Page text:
About 70% of Malaysians are Malay and therefore Muslim by law. This means most local drinks are non-alcoholic. They tend to be very sweet, although there is a great range of freshly squeezed tropical fruit juices too. For the other 30% of the population and the many expats living in Malaysia there are a number of pubs and clubs serving liquor and the majority of restaurants frequented by expats are licensed. Alcohol is widely available, although heavily taxed so not the cheapest thing to drink.
What types of traditional sweets do they eat?
I’m not the best person to answer this question as what I think of Malaysian sweets can be summed up in one word – “Yuck!” I’ve lived in Asia for over 8 years and I still just can’t get used to the idea of crunchy jellies and sweetened corn and beans for dessert. Better not to comment any further.
What do you think is one of the most unusual or unique dishes in Malaysia?
An unusual, but popular, food is barbecued stingray. Any one of the Chinese street stalls located in Jalan Alor, adjacent to Bukit Bintang, are tasty places to experience this sea creature. It is most often grilled and marinated in a unique blend of spices. A cold Tiger beer is a worthy accompaniment to this dish.
Another unusual item is a stinky fruit in Malaysia called the durian. It is extremely popular but so pungent that it is banned in most hotels and buildings. A supposed aphrodisiac, it has heating qualities and is best consumed at one of the many vendors on the side of the road so as not to contaminate your home with the stench. It is extremely popular with Malaysians, however, there are not many foreigners who have been able to brave the smell yet alone find pleasure in consuming this fruit.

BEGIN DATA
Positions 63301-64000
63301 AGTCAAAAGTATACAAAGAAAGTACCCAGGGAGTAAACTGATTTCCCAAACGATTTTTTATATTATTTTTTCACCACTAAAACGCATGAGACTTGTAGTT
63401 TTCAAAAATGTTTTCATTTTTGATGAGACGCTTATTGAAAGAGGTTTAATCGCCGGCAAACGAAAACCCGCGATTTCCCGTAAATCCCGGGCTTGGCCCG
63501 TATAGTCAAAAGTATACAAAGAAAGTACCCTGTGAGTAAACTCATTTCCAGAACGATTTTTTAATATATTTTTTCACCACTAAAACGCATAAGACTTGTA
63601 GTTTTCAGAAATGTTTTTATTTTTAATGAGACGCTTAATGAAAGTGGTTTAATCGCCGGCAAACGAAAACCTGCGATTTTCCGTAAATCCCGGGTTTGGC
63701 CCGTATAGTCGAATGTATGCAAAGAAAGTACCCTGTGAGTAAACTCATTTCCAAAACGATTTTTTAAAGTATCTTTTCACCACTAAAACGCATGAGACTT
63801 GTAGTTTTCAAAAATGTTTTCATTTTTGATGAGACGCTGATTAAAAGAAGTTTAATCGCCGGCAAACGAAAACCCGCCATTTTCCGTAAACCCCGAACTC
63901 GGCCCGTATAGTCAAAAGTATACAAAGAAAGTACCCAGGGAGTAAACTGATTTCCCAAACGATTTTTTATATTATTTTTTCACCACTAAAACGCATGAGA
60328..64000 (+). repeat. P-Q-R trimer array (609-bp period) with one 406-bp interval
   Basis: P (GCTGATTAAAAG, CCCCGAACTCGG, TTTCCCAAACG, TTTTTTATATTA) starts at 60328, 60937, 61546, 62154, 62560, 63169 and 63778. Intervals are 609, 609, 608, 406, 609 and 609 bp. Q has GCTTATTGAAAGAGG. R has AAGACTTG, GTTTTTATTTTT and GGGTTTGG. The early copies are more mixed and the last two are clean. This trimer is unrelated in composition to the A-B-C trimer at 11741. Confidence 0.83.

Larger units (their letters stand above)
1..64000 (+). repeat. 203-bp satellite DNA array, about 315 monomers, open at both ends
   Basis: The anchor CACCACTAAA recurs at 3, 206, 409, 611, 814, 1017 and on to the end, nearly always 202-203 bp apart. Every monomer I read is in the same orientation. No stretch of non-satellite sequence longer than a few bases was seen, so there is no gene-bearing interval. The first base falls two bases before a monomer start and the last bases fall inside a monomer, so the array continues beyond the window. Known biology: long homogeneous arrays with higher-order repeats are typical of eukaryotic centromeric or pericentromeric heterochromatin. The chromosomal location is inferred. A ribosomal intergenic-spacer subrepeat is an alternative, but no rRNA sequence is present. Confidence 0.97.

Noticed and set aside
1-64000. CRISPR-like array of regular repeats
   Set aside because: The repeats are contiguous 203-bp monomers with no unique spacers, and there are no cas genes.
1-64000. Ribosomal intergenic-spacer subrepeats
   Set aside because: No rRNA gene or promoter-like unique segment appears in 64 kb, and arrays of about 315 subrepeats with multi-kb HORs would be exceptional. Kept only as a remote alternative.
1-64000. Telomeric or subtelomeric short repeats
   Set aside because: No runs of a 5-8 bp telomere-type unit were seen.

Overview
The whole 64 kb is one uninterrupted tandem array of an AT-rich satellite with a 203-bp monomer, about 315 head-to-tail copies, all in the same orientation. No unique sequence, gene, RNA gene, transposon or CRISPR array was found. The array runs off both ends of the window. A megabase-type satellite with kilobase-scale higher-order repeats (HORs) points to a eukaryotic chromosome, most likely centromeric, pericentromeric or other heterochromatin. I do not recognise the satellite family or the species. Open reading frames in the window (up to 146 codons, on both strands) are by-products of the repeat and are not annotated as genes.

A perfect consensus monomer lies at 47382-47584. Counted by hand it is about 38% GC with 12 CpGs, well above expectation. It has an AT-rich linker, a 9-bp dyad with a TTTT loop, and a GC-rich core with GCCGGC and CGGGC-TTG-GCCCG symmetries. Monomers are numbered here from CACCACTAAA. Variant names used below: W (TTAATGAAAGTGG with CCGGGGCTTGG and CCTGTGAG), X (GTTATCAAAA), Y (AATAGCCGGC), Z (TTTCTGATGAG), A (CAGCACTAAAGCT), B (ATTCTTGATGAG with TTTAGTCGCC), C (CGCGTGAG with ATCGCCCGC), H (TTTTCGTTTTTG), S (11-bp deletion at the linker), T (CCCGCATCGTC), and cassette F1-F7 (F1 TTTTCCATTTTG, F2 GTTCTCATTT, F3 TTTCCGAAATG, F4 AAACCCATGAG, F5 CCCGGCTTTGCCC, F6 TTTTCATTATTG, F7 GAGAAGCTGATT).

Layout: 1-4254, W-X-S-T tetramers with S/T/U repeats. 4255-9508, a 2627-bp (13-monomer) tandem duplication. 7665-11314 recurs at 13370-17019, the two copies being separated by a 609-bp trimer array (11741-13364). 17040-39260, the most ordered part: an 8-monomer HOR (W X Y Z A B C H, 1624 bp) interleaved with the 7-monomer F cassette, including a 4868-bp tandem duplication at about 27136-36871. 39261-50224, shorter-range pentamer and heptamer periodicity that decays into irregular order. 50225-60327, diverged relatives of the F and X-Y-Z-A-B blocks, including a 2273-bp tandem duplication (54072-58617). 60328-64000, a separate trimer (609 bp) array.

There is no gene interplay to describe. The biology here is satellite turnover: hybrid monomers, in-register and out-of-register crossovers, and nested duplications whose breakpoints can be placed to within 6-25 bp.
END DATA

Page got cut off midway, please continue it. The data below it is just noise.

You have some great restaurant reviews, what are some of your favorite places?
My top pick for street food has to be Suzie’s corner – best steaks in town for a price you cannot beat plus a range of local dishes that won’t send you running to the bathroom upon your first visit. It’s a safe bet for first timers whose tummies have not yet toughened up to Asian bugs. Suzie’s corner can be found across the road from Ampang Point shopping centre on the corner of Ulu Klang and Jalan Ampang.
For those who’d prefer not to see a rat scurrying through a drain as their meal is being served or breathe in the fumes of passing by cars, Purple Cane Tea Restaurant is a clean and very popular indoor restaurant that won’t break your budget. This place is packed during lunch with local Chinese. They offer lighter style Chinese food cooked in tea broths instead of the buckets of oil that is ever so popular in Malaysia. There are a number of outlets around Kuala Lumpur. The one I frequent the most is at the front of the Shaw Centre behind Times Square in Bukit Bintang. Another popular venue is the one in the basement of Gardens Mall in Mid Valley City. My favourite dishes here are the green tea rice, chicken and lotus soup in a tea broth, chicken and cashew nuts, beef with dragon fruit and their steamed fish. Their menu highlights the most popular items on a one page cover sheet so you can see at glance what their specialties are.